July Fourth has an unmistakable soundtrack that includes booming fireworks, sizzling grills, and splashing water, each year making a year’s worth of summer memories. Unfortunately, these sounds—and their circumstances—can also underscore a potentially treacherous time for pets.

Don’t wait until the symphony—or cacophony—starts to prepare your pet for the July Fourth celebrations. Protect their health and safety—and create peace among the percussion—with these tips from Twin Maples Veterinary Hospital.

Boom!—Fireworks and pets

According to one survey a few years ago, more than 40 percent of dogs are extremely sensitive to sounds—especially loud, unpredictable noises like thunder and fireworks. Dogs with this condition (i.e., noise aversion) experience intense anxiety comparable to a human panic attack. However, many owners don’t realize that noise aversion is a medical condition, and do not seek treatment or mention the issue to their veterinarian. This puts dogs—and to a lesser extent, cats—at risk for life-threatening harm or injury, if they panic and try to escape or run away. As a result, July fifth is the busiest day of the year at most animal shelters, who take in many lost pets and help worried pet owners hopeful for a reunion.

Noise aversion often begins in early life, but can begin at any age, so do not assume your pet will be comfortable with fireworks. Instead, be proactive by:

  • Ensuring your pet wears current identification — If your pet does escape, visible identification (e.g., collar or harness and tags) will increase their chances of a safe return. For the greatest peace of mind, have your pet microchipped and the chip registered.
  • Speaking with your veterinarian — Noise-averse pets can be helped with anti-anxiety medication, sedatives, and calming supplements. Speak to your Twin Maples Veterinary Hospital veterinarian about what’s right for your pet.
  • Exercising your pet before fireworks begin — Physical activity will relieve stress and help your pet rest during the evening.
  • Staying indoors <>b>— Keep your pets indoor during fireworks, and never take them to a fireworks display.
  • Creating a safe space — Give your pet a quiet, secure place where they can stay during the noisiest times. Include your pet’s essentials (e.g., bed, toys, litterbox, water) and play white noise to dull the sounds outside.
  • Promoting calm — Use calming pheromones, which send chemical messages similar to hormones, to help your pet feel calm and secure. We recommend Adaptil for dogs and Feliway for cats.

Sizzle!—Cookout safety and pets

Meaty smells wafting in the air and the grill’s unmistakeable sizzle beckon to all—both two-legged and four-legged. But, no matter how eagerly your pet wants to join the neighborhood block party or backyard cookout, you must be their wingman and keep them safe from grill-related hazards, which include:

  • Harmful foods — Pet-toxic foods, including onions, macadamia nuts, alcohol, and raisins, are abundant at summer gatherings, as well as many sugar-free products that contain xylitol. Undercooked meat can harbor unhealthy bacteria, while greasy or fatty meat trimmings and sugary or salty foods can trigger dangerous pancreatitis.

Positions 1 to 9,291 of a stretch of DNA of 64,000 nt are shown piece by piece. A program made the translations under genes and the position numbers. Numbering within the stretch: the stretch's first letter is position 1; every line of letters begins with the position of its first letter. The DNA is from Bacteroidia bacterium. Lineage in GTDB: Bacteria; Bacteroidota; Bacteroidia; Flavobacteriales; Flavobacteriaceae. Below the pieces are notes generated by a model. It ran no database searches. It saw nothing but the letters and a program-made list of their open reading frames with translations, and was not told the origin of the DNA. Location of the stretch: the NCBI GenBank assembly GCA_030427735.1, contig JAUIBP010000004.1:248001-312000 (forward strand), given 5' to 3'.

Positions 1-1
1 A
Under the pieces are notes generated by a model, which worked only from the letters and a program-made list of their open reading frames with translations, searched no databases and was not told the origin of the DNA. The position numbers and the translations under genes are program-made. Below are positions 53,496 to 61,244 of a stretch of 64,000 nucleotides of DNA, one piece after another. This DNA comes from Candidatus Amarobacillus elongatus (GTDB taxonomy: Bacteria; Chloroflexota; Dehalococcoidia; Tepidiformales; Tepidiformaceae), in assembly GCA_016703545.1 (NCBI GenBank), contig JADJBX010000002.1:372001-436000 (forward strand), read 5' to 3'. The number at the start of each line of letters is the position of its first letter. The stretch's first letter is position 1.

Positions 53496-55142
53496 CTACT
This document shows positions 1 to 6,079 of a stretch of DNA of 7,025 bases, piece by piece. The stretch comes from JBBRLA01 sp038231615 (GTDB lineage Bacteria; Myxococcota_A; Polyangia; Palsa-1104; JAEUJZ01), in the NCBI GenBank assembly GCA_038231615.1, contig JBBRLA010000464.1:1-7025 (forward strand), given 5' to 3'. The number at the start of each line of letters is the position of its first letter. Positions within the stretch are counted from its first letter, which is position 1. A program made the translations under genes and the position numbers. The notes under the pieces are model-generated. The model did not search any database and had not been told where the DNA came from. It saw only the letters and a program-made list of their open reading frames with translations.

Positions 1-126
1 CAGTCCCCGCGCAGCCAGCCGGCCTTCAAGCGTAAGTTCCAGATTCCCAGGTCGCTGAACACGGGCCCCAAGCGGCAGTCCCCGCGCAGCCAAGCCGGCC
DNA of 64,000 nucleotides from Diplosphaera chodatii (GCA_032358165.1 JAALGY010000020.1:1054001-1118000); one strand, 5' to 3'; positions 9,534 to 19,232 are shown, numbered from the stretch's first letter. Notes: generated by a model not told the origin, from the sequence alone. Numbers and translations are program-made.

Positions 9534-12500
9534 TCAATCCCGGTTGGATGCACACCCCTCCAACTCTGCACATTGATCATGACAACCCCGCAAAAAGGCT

• Obstructions — Sometimes a pet’s eyes are bigger than their stomach—in this case their intestines. Pets may suffer from an intestinal obstruction and require emergency surgery after eating raw or cooked bones, corn cobs, food wrappers and, in extreme cases, utensils.
  • Burns — Counter-surfing dogs and cats trying to snag food from the grill can suffer serious burns. Keep your pet leashed or indoors while you are grilling, or put the grill behind a barrier to protect nosy noses and greedy paws.

Buzz!—Parasite prevention for pets

Summer is the peak season for pesky parasites, including mosquitoes, fleas, and ticks. And, while protecting pets who venture outdoors may seem obvious, you must also protect your indoor-only cats and dogs. Heartworm disease-carrying mosquitoes can slip inside through a torn window screen or open door, while ticks and fleas can hitch a ride inside on clothing, shoes, or other pets.

For the best parasitic disease defense, ensure your pet receives year-round heartworm, flea, and tick preventives from Twin Maples Veterinary Hospital, as well as an annual heartworm test. Also, remove standing water, clear brush and leafy debris, and trim weeds and grass to limit backyard pests.

Splash!—Water safety for pets

Many Americans spend July Fourth on or near the water—a decision thoroughly endorsed by water-loving dogs. If your holiday will include floating, boating, beaches, or river banks, practice the following precautions:

  • Outfit your pet with a life jacket — All dogs—including strong swimmers—should wear a life jacket, which can save their life if they become tired, unconscious, or panic in the water.
  • Take frequent breaks — Water activities can quickly exhaust a dog and make them vulnerable to injury, strong currents, or drowning. Take breaks often, and provide fresh water and shade.
  • Watch for heat stress — Overheated pets can suffer from heatstroke, which can quickly become a life-threatening emergency.
  • Avoid stagnant or algae-filled water — Contaminated water can contain giardia- or leptospirosis-causing bacteria, and contacting blue-green algae can cause fatal toxicosis.
  • Supervise your pet — Pets should never be left unattended near water.

The Twin Maples Veterinary Hospital wishes you and your pet a safe and enjoyable July Fourth. If you’d like to discuss your pet’s noise aversion, or refill your pet’s anti-anxiety medication, please contact us as soon as possible, to avoid the holiday rush.